In Greece, the shareholders of the companies that brought Radioplayer in, were commercial radios and that is because commercial radio in Greece is much bigger than the public service, which is not the case in many other countries. We started off because we have scaled among commercial radio stations and now we are going to have the public service radio joining as well.

The two main obstacles we saw before joining were: why should I invest? Will I make more money? And the answer was not about the money but on how to invest in your online streams, in your transmitter equipment for FM, it is just another source of distribution you need to invest in, and the most important one. It may generate some revenue down the line but it is not about that – it is about being everywhere, and especially in cars and that is why it is important to collaborate.

The second concern everyone had was: if I put my radio station next to other radio stations of the same genre and they are all grouped together, then there will be even more competition. And the answer was that if you have a listener that goes to another radio station, you would still have a radio listener, but if that listener goes to Spotify instead you have lost that radio listener to another technology.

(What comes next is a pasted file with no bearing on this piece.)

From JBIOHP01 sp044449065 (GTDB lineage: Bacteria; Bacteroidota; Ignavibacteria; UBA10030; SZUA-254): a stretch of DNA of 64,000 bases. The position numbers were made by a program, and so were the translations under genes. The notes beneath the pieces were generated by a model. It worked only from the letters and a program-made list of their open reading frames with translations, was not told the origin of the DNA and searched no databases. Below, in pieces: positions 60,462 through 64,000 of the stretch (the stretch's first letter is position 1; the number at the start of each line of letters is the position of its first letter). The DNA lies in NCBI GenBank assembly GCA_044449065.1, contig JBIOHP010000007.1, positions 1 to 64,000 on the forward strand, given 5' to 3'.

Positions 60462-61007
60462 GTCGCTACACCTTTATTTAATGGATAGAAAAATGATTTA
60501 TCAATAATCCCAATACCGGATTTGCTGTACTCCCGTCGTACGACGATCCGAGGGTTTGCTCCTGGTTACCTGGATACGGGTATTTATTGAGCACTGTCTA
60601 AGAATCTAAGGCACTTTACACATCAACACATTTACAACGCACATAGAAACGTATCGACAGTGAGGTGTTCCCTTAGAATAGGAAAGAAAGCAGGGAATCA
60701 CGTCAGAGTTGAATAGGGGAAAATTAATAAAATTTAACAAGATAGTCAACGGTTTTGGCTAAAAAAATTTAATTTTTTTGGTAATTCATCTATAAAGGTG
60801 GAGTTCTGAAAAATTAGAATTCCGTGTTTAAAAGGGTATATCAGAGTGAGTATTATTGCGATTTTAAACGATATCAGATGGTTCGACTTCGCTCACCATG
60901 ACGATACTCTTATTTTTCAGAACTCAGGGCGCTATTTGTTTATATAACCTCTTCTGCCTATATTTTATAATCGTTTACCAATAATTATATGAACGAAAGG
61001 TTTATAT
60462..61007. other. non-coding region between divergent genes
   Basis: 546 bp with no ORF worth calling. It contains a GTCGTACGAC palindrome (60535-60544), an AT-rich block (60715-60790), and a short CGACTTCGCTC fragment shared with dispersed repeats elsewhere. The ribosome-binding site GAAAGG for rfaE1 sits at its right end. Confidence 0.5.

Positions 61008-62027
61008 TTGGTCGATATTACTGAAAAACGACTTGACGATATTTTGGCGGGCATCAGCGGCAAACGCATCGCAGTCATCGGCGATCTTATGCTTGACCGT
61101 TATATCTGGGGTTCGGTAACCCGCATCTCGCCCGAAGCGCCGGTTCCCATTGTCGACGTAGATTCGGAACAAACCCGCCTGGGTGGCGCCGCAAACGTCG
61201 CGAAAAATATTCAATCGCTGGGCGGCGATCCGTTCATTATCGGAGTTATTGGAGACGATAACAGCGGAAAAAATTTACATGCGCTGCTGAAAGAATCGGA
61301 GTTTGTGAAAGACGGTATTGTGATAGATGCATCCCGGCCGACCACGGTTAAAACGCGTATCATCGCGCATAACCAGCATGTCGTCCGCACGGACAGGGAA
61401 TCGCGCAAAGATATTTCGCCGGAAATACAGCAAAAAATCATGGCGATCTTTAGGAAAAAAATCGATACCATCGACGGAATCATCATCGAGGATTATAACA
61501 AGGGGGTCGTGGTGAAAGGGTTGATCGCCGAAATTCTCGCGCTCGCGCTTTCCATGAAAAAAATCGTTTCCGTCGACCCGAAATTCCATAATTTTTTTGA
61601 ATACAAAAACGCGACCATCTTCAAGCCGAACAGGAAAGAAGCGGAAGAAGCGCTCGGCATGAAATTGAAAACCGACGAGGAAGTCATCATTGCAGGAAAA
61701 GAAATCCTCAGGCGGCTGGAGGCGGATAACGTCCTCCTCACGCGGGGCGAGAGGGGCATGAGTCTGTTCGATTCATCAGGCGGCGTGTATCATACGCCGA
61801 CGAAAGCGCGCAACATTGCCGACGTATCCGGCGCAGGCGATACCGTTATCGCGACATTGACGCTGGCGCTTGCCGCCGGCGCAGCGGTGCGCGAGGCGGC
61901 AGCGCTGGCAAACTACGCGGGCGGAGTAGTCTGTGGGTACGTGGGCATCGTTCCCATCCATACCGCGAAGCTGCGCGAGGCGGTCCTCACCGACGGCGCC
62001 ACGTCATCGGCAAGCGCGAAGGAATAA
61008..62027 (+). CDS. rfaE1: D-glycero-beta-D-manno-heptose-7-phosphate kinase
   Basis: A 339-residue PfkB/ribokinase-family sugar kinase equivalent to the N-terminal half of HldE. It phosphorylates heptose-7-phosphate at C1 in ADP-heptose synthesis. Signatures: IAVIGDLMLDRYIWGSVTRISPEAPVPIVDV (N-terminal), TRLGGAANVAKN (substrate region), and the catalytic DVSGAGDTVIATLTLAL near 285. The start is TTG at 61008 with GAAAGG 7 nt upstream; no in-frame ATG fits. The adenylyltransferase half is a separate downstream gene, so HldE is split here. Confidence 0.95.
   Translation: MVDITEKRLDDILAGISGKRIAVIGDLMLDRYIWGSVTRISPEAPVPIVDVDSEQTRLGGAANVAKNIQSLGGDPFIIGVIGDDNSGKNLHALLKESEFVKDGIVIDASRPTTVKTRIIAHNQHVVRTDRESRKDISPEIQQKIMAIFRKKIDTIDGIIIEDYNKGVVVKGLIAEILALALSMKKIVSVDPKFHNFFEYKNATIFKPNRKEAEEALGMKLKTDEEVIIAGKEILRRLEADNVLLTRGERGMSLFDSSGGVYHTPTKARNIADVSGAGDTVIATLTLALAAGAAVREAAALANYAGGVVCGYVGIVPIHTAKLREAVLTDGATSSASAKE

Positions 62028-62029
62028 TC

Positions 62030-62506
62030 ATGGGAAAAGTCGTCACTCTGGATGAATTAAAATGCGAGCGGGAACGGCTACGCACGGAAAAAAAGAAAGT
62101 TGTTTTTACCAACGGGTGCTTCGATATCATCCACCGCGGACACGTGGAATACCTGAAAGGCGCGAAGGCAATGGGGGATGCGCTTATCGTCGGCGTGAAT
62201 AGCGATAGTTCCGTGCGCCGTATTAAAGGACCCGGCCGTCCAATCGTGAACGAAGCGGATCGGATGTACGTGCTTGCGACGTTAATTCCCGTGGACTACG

In Greece we do not have national radio stations, so with connected cars we will be able to transmit all over the country, which is a great benefit. Given how much radio listening happens in cars in most markets, which for Greece the numbers are 55% of daily listening occurs in cars and that number is 70% in morning show and 72% in the drive time shows, protecting and developing that in-car listening is even more important.

According to research (Edison) today shows that more than 80% of people planning to buy a car are less likely to do so without a radio in it and that 89% of car buyers rank radio as the top feature, more so than online music services, Apple’s Carplay or Android Auto. So, the first priority for the industry – commercial and public service – is to protect and grow radio – its reach and market share as a medium. We will do that better if we work together with projects such as RadioPlayer, so we continue to have our seat at the table.

More information about Radiodays Europe at

AER is an official partner of Radiodays Europe.